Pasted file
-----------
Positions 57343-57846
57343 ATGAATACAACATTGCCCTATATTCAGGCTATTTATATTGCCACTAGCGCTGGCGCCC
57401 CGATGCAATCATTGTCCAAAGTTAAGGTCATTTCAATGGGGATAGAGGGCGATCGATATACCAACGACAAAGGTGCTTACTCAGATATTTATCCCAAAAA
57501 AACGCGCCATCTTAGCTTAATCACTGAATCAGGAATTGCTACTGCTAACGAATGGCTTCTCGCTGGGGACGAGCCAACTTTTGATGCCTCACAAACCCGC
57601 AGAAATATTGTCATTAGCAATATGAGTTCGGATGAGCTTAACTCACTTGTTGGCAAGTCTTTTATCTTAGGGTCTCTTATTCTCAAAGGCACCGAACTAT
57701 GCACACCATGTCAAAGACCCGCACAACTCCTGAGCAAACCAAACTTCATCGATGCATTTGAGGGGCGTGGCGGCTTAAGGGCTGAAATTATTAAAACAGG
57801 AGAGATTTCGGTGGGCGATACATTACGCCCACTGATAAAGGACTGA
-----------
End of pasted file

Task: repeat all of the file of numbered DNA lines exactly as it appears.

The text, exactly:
Positions 57343-57846
57343 ATGAATACAACATTGCCCTATATTCAGGCTATTTATATTGCCACTAGCGCTGGCGCCC
57401 CGATGCAATCATTGTCCAAAGTTAAGGTCATTTCAATGGGGATAGAGGGCGATCGATATACCAACGACAAAGGTGCTTACTCAGATATTTATCCCAAAAA
57501 AACGCGCCATCTTAGCTTAATCACTGAATCAGGAATTGCTACTGCTAACGAATGGCTTCTCGCTGGGGACGAGCCAACTTTTGATGCCTCACAAACCCGC
57601 AGAAATATTGTCATTAGCAATATGAGTTCGGATGAGCTTAACTCACTTGTTGGCAAGTCTTTTATCTTAGGGTCTCTTATTCTCAAAGGCACCGAACTAT
57701 GCACACCATGTCAAAGACCCGCACAACTCCTGAGCAAACCAAACTTCATCGATGCATTTGAGGGGCGTGGCGGCTTAAGGGCTGAAATTATTAAAACAGG
57801 AGAGATTTCGGTGGGCGATACATTACGCCCACTGATAAAGGACTGA